Southern Cape celebrates World Wetlands Day 2023

“The Southern Cape and Garden Route is home to some of South Africa’s most spectacular wetland systems and they are playing a key role in the survival of critically endangered biodiversity throughout the region. However, the region is subjected to industrial-scale agriculture and unprecedented development and infrastructure,” says Cobus Meiring of the Garden Route Environmental Forum (GREF).

“Fortunately, most large wetland systems such as the Garden Route Lakes and Estuaries are under mandated protection by entities such as SANParks and CapeNature, co-managed by various coastal municipalities, and are regarded as priority conservation areas, which have a bearing on the survival of both terrestrial and marine species and dependent biodiversity.”

“Besides the biodiversity relevance of the Southern Cape lakes, beaches, wetlands, estuaries, rivers and streams, they are essentially what makes the region so special as no doubt it is one of the most scenic of places on the planet.”

According to Meiring, there is an inherent danger in being spectacularly scenic to the region, as everybody wants to own a piece of paradise, and over time the Garden Route has unfortunately become what many refer to as the Concrete Route, as thousands of new houses and developments have sprung up along the coast, with many more to come.

“Towns such as George, Knysna, Mossel Bay and Plettenberg Bay have become small cities, and unspoilt places have become few and far between,” says Meiring.

“Perhaps the single biggest threat to the Southern Cape wetlands is invasive alien plants (IAPs) in the upper catchments of regional rivers which have a detrimental effect on the amounts of freshwater released to enable wetland systems to function optimally.”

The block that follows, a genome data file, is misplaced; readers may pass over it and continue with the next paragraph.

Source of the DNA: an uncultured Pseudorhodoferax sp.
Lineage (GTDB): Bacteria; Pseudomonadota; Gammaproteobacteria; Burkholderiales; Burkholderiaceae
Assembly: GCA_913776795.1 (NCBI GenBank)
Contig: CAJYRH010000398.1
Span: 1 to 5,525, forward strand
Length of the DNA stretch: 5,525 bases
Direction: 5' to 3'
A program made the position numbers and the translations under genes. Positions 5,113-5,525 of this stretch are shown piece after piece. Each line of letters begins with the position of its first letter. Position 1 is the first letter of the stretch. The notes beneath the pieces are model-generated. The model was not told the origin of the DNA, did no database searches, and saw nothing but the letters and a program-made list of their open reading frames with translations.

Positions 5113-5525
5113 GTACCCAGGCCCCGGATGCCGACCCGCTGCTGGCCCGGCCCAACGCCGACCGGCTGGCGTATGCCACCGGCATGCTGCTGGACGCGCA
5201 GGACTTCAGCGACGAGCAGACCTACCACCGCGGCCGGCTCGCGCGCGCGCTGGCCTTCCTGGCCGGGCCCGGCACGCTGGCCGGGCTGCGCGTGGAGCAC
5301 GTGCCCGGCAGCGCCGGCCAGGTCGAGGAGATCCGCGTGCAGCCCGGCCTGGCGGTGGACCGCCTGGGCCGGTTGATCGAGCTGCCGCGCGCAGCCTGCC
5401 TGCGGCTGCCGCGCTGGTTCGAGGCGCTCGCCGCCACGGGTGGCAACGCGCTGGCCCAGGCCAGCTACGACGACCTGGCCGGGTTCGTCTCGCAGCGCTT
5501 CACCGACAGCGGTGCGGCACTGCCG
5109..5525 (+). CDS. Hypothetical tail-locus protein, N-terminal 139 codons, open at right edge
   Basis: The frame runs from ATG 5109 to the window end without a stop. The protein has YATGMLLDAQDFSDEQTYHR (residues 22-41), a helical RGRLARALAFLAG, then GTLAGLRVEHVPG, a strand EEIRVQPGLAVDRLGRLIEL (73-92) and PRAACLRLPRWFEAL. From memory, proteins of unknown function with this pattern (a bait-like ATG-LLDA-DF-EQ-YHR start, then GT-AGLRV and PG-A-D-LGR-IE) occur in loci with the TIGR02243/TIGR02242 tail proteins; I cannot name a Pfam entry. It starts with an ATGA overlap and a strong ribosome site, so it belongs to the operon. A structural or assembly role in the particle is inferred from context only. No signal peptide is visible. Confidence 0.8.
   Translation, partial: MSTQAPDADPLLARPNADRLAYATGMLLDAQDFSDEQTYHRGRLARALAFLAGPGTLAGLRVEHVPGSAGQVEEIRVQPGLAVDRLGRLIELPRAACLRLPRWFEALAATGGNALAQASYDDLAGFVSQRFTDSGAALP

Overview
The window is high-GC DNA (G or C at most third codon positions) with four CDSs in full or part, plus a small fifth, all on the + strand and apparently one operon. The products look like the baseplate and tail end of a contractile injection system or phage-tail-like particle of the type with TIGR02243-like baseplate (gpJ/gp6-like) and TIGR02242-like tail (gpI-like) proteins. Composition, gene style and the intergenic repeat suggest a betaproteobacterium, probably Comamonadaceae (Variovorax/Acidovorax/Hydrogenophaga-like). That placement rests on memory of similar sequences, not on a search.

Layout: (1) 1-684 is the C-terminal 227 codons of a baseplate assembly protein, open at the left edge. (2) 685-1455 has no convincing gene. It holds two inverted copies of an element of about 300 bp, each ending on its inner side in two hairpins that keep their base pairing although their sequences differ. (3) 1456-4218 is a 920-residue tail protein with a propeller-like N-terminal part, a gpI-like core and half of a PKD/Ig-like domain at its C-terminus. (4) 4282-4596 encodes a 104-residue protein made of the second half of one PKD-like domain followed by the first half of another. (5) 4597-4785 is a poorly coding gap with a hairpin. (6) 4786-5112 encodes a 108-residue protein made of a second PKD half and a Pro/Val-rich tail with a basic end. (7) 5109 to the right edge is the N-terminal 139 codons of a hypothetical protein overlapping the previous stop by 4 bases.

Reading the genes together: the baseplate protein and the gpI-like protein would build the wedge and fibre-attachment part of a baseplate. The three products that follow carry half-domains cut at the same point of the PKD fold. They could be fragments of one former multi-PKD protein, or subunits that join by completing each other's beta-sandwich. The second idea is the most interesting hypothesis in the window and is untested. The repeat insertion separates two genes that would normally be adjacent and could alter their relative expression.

“Over and above the negative effect of water scarcity, invasive alien plants displaced and destroyed thousands of hectares of indigenous plants and biodiversity in sensitive ecosystems. Unfortunately, private landowners responsible for managing invasive alien plants on their land, as dictated by various environmental laws and regulations, more often than not either ignore the problem or lack the resources to address the problem properly.”

Concludes Meiring, “The Garden Route Environmental Forum and all regional environmental management and conservation entities would like to call on private landowners to do all in their significant collective power to actively, and on an ongoing basis, eradicate and manage invasive alien plant growth on their land, and in the process make a big difference in the ecological survival of the Garden Route.”

Photo: Great Brak Estuary

The Great Brak River and estuary is an important home to thousands of birds and acts as a nursery for fish to replenish the Indian Ocean, but its fresh water supply is under threat due to invasive alien plants in its upper catchments on private land. (Photo: SCLI)

 Distributed on behalf of the Garden Route Environmental Forum (GREF)

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